Freeman's Begins Third Century with Celebration
By Bruce McKinney
The Samuel T. Freeman Company of Philadelphia celebrates its two hundredth anniversary this month with four days of important sales. It is the first American auction house to reach this milestone and this sale promises to be a remarkable event. The firm arrives at this juncture sporting the scars and experience to prove it has both made the journey and will continue to be a player in the unsettled and unsettling auction world that is unfolding in the 21st century. For auction houses generally this means continuing rebirth to be relevant. For Freeman's, a canny player in the auction game, they play it as opportunity and daily work to make it one. Their history says they have the skills and ambition to prosper in a world where the high wire is ever higher and safety net long gone. They begin their third century with firm determination to carry their endeavor into the fourth.
In conjunction with this anniversary they are releasing a history of the firm: Vendue Masters: Tales from within the walls of America's Oldest Auction House. It is a collaboration of two writers: Roland Arkell & Catherine Saunders-Watson and a book that "auction-o-philes" will want to give themselves this holiday season. It is one of the better ones and is to be released in conjunction with the four day 200th anniversary sales to be held November 19th through the 22nd. In some sense this celebration was 73,000 days in the making so four days to celebrate seems about right. The firm is also issuing two auction catalogues: A Bicentennial Pennsylvania Sale [11/19-20] and the Esther Ludwig Collection: A Celebration of Pennsylvania [11/21-22]. Important books and manuscripts will be sold during the first two days.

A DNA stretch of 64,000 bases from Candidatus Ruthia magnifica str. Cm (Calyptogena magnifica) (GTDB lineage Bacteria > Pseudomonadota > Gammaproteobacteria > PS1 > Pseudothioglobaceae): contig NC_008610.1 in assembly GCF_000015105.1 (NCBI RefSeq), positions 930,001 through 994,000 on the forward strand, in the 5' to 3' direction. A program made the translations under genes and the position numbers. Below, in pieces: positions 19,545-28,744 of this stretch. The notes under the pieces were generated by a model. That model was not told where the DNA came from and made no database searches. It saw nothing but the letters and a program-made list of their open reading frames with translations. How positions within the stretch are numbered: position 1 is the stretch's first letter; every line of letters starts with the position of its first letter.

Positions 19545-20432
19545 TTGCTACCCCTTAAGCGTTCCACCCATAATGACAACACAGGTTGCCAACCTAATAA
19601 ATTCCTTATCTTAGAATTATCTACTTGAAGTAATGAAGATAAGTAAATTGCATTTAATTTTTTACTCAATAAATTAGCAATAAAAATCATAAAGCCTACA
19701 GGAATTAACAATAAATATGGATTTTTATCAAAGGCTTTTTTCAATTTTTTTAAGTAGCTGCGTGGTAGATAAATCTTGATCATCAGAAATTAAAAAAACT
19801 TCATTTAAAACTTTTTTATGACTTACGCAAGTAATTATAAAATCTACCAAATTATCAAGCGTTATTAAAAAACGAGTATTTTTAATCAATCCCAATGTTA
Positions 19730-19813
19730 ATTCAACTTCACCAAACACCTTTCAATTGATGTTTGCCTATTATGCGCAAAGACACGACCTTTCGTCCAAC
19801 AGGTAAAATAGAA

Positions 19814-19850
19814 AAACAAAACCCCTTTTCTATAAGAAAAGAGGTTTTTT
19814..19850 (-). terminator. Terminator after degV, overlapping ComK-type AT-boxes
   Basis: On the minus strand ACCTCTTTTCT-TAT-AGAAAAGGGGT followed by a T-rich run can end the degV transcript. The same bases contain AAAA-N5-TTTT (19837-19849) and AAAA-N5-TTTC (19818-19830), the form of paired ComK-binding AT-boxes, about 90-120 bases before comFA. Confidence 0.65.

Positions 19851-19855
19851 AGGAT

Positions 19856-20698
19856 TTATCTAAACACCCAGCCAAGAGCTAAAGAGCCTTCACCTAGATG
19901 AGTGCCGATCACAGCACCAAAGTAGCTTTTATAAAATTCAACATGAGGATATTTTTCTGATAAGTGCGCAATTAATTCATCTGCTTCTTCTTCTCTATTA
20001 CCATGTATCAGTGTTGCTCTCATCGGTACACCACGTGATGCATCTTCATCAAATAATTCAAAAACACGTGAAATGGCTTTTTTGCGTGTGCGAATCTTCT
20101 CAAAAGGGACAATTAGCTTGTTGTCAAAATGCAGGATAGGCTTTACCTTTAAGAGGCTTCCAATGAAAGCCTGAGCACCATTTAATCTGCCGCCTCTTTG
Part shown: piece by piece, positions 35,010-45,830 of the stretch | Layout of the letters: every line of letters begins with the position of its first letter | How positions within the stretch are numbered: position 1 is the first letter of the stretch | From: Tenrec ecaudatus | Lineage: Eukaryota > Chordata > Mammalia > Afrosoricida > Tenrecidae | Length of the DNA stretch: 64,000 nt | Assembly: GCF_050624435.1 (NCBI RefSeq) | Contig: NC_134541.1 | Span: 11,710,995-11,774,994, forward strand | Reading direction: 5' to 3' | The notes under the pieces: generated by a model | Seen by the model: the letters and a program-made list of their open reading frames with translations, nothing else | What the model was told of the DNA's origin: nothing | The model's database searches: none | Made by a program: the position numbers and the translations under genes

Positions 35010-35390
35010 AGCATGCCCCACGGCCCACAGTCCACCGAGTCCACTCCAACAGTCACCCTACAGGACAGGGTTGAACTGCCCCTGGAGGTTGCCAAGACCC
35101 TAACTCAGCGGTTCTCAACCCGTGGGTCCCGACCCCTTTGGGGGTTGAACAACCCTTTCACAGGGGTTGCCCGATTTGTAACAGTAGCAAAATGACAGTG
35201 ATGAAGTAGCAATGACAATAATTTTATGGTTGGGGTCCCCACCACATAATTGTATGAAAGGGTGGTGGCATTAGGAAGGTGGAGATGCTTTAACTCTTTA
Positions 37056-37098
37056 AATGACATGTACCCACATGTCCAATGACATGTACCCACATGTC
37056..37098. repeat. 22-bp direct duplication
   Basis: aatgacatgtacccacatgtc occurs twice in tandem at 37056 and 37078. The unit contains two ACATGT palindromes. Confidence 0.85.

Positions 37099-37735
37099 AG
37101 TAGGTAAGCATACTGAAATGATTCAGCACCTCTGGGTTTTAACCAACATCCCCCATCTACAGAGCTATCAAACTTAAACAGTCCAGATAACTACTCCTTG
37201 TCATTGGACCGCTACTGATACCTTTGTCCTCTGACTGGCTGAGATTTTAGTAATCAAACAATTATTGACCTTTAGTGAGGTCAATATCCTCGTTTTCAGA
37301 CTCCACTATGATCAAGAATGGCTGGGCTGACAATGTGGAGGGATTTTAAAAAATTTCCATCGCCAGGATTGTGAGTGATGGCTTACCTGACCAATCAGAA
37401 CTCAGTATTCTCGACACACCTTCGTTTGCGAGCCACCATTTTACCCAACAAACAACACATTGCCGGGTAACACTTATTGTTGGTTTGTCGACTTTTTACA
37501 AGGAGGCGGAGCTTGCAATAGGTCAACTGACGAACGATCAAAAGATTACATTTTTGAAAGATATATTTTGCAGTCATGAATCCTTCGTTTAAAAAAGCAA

Two intertwined threads connect the firm's first day in 1805 to the 200th anniversary this month: the continuing participation of the Freeman family and the sale of material at auction. Every other aspect of the story flickers and darts, appearing, disappearing and reappearing as circumstances dictate and personalities permit. It is a cautionary tale that reminds us that two hundred year old businesses are rare for a reason: it is almost impossible to survive that long. To do so as a family business is as likely as winning the lottery, only harder. It suggests a rare combination of grit, determination and luck.
To those who know the firm as specialists in fine antiques, exceptional books and manuscripts this is the Freeman Auction Company of today but not the firm that carried the torch down through the first ten decades. At heart the firm was from the beginning simply a seller of what was to be sold. Auctions were first "cried" next to a banner displayed to signal dispersal. Such sales were often the final stage of business dreams gone to Potter's Field. "They say auction is the second oldest profession" and in the nineteenth century it was associated with shame and failure, no doubt a tough business.